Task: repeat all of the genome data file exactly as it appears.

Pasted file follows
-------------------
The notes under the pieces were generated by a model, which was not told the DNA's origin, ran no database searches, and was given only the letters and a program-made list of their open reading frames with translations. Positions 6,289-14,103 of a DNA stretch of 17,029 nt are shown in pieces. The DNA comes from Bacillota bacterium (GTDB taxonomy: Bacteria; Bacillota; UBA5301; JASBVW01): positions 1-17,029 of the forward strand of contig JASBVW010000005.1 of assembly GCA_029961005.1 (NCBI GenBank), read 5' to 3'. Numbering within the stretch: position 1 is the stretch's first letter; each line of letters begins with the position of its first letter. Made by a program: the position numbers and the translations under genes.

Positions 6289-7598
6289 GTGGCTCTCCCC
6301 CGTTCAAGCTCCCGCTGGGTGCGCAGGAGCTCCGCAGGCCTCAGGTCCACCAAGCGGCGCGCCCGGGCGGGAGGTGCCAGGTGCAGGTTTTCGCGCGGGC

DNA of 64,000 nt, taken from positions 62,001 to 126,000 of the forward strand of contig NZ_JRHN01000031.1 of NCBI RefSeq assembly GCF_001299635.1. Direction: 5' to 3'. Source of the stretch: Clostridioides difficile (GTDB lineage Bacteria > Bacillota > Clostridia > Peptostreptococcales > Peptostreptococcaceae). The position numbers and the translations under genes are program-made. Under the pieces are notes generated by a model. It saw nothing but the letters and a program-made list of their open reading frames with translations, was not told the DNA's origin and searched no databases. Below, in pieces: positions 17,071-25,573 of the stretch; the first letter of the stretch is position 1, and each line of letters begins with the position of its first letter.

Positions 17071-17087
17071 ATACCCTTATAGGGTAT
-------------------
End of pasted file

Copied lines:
The notes under the pieces were generated by a model, which was not told the DNA's origin, ran no database searches, and was given only the letters and a program-made list of their open reading frames with translations. Positions 6,289-14,103 of a DNA stretch of 17,029 nt are shown in pieces. The DNA comes from Bacillota bacterium (GTDB taxonomy: Bacteria; Bacillota; UBA5301; JASBVW01): positions 1-17,029 of the forward strand of contig JASBVW010000005.1 of assembly GCA_029961005.1 (NCBI GenBank), read 5' to 3'. Numbering within the stretch: position 1 is the stretch's first letter; each line of letters begins with the position of its first letter. Made by a program: the position numbers and the translations under genes.

Positions 6289-7598
6289 GTGGCTCTCCCC
6301 CGTTCAAGCTCCCGCTGGGTGCGCAGGAGCTCCGCAGGCCTCAGGTCCACCAAGCGGCGCGCCCGGGCGGGAGGTGCCAGGTGCAGGTTTTCGCGCGGGC

DNA of 64,000 nt, taken from positions 62,001 to 126,000 of the forward strand of contig NZ_JRHN01000031.1 of NCBI RefSeq assembly GCF_001299635.1. Direction: 5' to 3'. Source of the stretch: Clostridioides difficile (GTDB lineage Bacteria > Bacillota > Clostridia > Peptostreptococcales > Peptostreptococcaceae). The position numbers and the translations under genes are program-made. Under the pieces are notes generated by a model. It saw nothing but the letters and a program-made list of their open reading frames with translations, was not told the DNA's origin and searched no databases. Below, in pieces: positions 17,071-25,573 of the stretch; the first letter of the stretch is position 1, and each line of letters begins with the position of its first letter.

Positions 17071-17087
17071 ATACCCTTATAGGGTAT